With expectations high, Griffin working to become complete player
Blake Griffin is under more scrutiny now after a flashy and successful rookie year
The Clippers need him to improve his defense and his plummeting foul shooting
His coaches and opposing players have already noticed improvements in his game
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LOS ANGELES -- Blake Griffin's curious answer said plenty about his defensive mindset, if only because the question -- "So how do you see the second season so far?" -- was so generic and non-threatening.
It was a harmless opener to a recent chat with the Clippers' power forward, a chance to check in on the status of his hoops evolution. Still, with flattering evidence of Griffin's game in his favor and all signs pointing to continued elevation in his high-flying career, it was evident that the reigning Rookie of the Year is assuming the worst when it comes to his critics.
"From the outside looking in, a spectator -- or somebody who doesn't come to the games or doesn't really watch them -- might think that I'd be down on this year, but I'm not at all," he said. "Our team, from last year to this year, is so much different. Obviously by our record, we've won [36 games now], and we won 32 in an 82-game season last year, so I've found out that it's easier to score and it's easier to do that stuff on a team that's not as good and when you're not playing in games like these.
"Last year, a lot of games were out of hand and it's different. As far as being efficient, as far as the number of shots taken, and having the ball in my hands, it's all changed. So I don't look at this year and say, 'Man, I haven't done this or haven't done that.' I'll let other people do all that."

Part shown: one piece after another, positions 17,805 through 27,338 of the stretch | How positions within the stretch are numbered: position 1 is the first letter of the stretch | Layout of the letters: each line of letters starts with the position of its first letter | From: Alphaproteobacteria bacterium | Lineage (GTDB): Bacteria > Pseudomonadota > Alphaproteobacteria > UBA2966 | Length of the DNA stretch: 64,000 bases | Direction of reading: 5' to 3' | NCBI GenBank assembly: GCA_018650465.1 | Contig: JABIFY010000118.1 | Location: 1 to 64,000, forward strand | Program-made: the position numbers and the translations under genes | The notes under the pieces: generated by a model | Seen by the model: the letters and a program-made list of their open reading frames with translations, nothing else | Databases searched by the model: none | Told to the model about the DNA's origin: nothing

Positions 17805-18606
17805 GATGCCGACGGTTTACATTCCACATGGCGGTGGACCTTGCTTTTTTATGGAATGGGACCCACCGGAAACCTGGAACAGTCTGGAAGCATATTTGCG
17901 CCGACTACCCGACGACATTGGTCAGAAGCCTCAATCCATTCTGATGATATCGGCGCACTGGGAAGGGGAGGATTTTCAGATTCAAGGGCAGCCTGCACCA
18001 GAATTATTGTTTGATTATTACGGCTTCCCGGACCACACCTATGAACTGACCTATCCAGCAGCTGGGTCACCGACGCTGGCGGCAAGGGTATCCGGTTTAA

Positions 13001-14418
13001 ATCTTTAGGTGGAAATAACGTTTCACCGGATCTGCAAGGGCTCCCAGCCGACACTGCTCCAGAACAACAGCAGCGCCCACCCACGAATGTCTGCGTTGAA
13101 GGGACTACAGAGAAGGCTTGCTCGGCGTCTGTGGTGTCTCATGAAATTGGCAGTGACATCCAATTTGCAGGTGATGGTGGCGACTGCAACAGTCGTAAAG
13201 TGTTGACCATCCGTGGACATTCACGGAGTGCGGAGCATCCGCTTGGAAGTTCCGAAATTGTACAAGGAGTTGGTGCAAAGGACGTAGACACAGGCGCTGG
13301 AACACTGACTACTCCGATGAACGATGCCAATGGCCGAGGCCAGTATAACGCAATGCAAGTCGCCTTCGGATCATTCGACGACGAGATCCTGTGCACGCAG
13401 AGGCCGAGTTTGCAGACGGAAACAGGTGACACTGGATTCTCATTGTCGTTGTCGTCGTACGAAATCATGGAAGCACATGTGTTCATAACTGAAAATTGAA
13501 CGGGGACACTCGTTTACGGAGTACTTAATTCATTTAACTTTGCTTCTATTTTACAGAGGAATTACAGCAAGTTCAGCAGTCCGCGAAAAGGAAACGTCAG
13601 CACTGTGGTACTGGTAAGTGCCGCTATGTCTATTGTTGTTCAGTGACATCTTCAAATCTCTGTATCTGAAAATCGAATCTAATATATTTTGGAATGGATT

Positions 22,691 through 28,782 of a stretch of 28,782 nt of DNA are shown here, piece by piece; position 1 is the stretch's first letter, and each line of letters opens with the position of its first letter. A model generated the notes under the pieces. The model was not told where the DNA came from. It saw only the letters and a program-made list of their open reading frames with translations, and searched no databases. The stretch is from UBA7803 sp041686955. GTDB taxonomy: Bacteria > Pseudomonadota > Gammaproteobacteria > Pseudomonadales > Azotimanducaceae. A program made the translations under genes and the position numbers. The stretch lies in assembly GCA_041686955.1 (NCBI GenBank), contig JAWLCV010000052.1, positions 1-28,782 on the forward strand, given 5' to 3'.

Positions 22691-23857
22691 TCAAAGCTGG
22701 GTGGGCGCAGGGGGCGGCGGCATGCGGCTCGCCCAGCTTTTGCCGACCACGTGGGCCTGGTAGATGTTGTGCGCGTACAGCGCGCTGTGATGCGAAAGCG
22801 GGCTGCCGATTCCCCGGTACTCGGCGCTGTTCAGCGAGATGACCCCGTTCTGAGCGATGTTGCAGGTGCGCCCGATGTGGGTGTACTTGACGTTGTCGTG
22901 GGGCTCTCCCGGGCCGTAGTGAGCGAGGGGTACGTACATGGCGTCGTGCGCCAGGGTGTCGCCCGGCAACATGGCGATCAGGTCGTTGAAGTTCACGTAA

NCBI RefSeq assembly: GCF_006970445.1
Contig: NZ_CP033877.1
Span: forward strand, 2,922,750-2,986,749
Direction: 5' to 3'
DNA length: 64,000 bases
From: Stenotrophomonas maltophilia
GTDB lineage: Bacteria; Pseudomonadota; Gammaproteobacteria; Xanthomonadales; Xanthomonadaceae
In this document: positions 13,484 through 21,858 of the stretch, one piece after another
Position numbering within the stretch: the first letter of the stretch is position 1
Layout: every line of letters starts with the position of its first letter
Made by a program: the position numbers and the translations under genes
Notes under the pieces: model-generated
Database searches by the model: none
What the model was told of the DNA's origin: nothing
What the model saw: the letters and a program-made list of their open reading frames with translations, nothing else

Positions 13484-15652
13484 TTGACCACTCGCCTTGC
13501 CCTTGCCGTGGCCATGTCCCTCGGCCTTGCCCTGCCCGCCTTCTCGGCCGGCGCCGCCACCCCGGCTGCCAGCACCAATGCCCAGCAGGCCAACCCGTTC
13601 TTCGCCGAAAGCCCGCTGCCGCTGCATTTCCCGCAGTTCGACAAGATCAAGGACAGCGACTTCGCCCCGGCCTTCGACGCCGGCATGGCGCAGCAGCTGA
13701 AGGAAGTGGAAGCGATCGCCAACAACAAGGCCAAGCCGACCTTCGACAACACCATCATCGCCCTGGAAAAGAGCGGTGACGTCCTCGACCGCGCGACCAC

No one was accusing him of poor play, but he kept going nonetheless.
"I hear it," he continued. "My friends, they know I like articles and stuff like that for motivation for myself. So I might see every single one that comes out. For me, it's motivation."
In case it wasn't clear, in other words, Griffin isn't feeling like the golden boy these days.
When Griffin discusses Year No. 2 and how it differs from his sensational rookie season, he feels the need to state the obvious: He's thrilled with the Clippers' new-look roster and wants to win, which would seem to mean he's happier now than he was then -- even if it doesn't always appear that way.
Losses aside (50 last season), Griffin's first season was a love fest that anyone with a pulse and a healthy ego would have enjoyed. He was deemed the savior of a woeful franchise and newest darling of the NBA, earning a nightly spot on SportsCenter, a place on the All-Star team and a shiny Slam Dunk Contest trophy to boot.
But the Clippers know what's at stake this time around, how crucial it is that they make a strong statement in the playoffs and set the tone for a 2012-13 campaign that will determine whether Chris Paul -- who is under contract only through next season -- stays and where the franchises goes. All it takes to get a sense of the new landscape is a peek at the Hotel Figueroa near Staples Center, where Paul's towering image is front and center, while Griffin and DeAndre Jordan are at his sides.